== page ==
Letters

Letters To The Editor 13th February 2017

  Politicising mahogany Adrian Sofield, Fiji Hardwood Corporation Limited  chairman I refer to an article which appeared on page 6 of the Fiji Sun, February 11 under the headline Opposition
13 Feb 2017 11:00
Letters To The Editor 13th February 2017
Letters To The Editor

 

Politicising mahogany

Adrian Sofield, Fiji Hardwood Corporation Limited  chairman

I refer to an article which appeared on page 6 of the Fiji Sun, February 11 under the headline Opposition Accused of Politicising Mahogany.

Fiji Hardwood does not have any crooked blades!

The Minister was referring to equipment purchased in 2006 to set up  the mill at Waivunu.

Further, the Fiji Hardwood Corporation Limited has reduced its debt from $19 million to currently $5m which has not been paid off. Loans from the Fiji National Provident Fund and the Fiji Developmenyt Bank for this sum are being paid in monthly installments.

FHCL has consulted with all stakeholders and is presently restructuring their operations to ensure the industry is profitable and sustainable for generations to come.

 

 

Skin colour bias

Wise Muavono, Lautoka

Discrimination among people on the basis of their skin tone is found in various forms in all societies across the globe.

Fijian society, which is highly diverse in terms of skin colour of its citizens, is no exception to this.

Colour bias is deeply rooted in the Fijian psyche and frequently visible in some practices.

Critically analysing Fiji’s visual advertising, I can confidently argue that they reinforce the existing social stigma about the dark skin toned in Fiji because of the selection of fair skinned people for television advertisements.

The media’s excessive inclination towards the fair skinned can cause problems like low confidence and low self-esteem among dark-skinned people, growing dissatisfaction among spouses and limiting opportunities for dark-skinned people etc.

I strongly suggest the need for a pro-active role from the Government, professional organisations and the civil society to ensure the inclusion and celebration of all skin colours in visual media advertisements without any bias and prejudice.

Pardon me for thinking that we were staunch believers of the term, “Beauty is skin deep and it lies in the eyes of the beholder.”

 

 

 

Lack of doctors

Amrit Singh, Nausori

Fiji’s economy is gaining pace with time, but there are areas of concern as Fiji lacks doctors in hospitals who can make a difference in the health sector. Recently the Nausori Health Centre failed in saving a woman’s life a few weeks ago.

Government is putting so much money on our roads and overseas coaches to help sporting teams. Then why can’t the Government spend money on bringing overseas doctors to our shores to work in our rural health centers and city hospitals.

Repairing roads will not help restoring what a family loses. Fiji is now handicapped with the amount of rain we are receiving.

Put the money to good use, bring in overseas expertise to help our health sectors and not wasting it on roads. Someone’s life weighs a lot more than roads or sports.

 

 

 

Village churches

Ravulolo Tuikubulau, Lautoka

The latest report from a workshop on village bylaws has revealed some problems faced by the vanua to solicit the support of church groups in terms of communal work and other obligations.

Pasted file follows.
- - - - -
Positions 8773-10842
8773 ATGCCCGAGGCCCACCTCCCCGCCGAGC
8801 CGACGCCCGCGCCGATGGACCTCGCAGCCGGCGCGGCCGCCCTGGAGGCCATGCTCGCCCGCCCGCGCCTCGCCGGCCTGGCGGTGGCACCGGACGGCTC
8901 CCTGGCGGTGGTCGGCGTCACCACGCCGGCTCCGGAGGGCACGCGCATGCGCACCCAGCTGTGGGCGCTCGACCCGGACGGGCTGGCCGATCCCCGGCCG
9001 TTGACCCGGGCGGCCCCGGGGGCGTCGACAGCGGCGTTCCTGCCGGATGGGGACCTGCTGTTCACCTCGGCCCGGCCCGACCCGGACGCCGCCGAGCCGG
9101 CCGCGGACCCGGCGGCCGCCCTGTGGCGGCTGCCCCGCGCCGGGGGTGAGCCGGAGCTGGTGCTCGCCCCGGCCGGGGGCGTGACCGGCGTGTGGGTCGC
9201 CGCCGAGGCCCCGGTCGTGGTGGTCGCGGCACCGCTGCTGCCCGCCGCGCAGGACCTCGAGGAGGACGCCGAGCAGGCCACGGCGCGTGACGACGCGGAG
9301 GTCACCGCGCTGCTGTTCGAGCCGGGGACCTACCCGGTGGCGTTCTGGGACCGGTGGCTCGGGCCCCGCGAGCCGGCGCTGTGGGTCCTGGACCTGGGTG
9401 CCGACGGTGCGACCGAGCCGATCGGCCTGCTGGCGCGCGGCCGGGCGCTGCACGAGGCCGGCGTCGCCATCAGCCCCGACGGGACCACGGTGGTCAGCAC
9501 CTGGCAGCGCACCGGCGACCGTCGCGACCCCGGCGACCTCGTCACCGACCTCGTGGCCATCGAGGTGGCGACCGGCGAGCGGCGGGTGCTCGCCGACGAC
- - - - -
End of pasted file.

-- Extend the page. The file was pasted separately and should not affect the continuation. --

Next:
Stopping church ministries from entering the village is not going to solve the problem.

The village needs to allow people to attend churches and not to stop them.

I believe church leaders have a role to teach their congregations to follow what Jesus teaches regarding  obeying authorities and not to be too religious.

 

 

 

Kava workshop

Floyd Robinson, Nasinu

An interesting workshop on kava consumption is scheduled at the University of Waikato in April.

Interesting, the number of kava consumers on weekends is estimated at about 20,000 in New Zealand.

More interestingly, the consumption practise is increasing amongst new cultural groups.

Will be interesting to hear of why and how other new cultural groups are embracing this drink.

Whatever one’s views, there will definitely be much kava flowing this weekend in Fiji despite the current down pour.

This does raise a quotation.

If such a workshop could be organised in New Zealand, why a can’t a similar workshop on Kava consumption be organised in Fiji.

After all, kava affects all groups in our communities socially, culturally, economically and politically.

 

 

 

Claim it, while you’re breathing

Savenaca Vakaliwaliwa, Canada

Many Fijians who lived and worked in Australia and were issued a Tax File Number but now have voluntarily returned to Fiji or deported from Aussie, may still have their Superannuation Funds sitting with the Australian Tax Office (ATO).

If you are one or you know someone, tell them that it is their money and if they do not claim it, they lose it.

One should log on to https://applicant.tr.super.ato.gov.au/applicants/default.aspx?pid=1 and if they are entitled to their funds, the ATO will reveal all the different Superannuation Companies that hold your unclaimed funds, that you need to follow up and claim.

Just like your Fiji National Provident Fund, it is your money, claim it while you are still breathing.

 

Feedback:  letters@fijisun.com.fj

 

 


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